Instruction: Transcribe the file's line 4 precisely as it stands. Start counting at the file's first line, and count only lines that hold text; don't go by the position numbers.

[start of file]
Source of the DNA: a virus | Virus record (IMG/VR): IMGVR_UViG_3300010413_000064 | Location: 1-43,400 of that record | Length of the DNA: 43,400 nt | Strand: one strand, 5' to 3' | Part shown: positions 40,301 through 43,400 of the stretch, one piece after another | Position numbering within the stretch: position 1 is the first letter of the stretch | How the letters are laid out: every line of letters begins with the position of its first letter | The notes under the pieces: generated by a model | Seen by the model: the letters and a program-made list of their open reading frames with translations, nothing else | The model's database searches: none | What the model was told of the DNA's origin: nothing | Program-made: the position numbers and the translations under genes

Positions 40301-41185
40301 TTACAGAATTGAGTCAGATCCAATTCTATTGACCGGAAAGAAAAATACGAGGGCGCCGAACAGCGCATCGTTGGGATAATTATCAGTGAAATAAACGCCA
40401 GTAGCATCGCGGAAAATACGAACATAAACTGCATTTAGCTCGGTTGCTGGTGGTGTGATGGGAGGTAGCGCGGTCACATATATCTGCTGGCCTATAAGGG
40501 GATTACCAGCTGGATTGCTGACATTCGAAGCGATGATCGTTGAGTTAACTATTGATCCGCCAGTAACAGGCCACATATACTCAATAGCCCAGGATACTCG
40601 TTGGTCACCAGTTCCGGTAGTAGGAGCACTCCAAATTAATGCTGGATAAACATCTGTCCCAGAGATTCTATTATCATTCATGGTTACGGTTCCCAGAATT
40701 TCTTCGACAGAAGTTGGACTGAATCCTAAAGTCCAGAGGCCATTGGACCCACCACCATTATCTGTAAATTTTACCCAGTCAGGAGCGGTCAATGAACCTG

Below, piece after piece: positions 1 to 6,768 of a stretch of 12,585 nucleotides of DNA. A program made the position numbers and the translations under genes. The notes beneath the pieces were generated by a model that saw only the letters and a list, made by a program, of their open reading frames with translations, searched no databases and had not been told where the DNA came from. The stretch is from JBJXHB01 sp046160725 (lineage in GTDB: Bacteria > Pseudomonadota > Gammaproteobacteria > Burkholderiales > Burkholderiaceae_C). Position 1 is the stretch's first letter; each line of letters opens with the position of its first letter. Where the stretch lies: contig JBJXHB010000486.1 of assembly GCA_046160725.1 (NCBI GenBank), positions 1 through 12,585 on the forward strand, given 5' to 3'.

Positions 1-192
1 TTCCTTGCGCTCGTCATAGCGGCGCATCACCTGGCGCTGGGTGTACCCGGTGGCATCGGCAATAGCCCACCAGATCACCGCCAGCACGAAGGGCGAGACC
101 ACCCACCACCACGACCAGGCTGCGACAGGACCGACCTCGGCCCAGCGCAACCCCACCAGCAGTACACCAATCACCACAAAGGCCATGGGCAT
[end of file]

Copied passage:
40401 GTAGCATCGCGGAAAATACGAACATAAACTGCATTTAGCTCGGTTGCTGGTGGTGTGATGGGAGGTAGCGCGGTCACATATATCTGCTGGCCTATAAGGG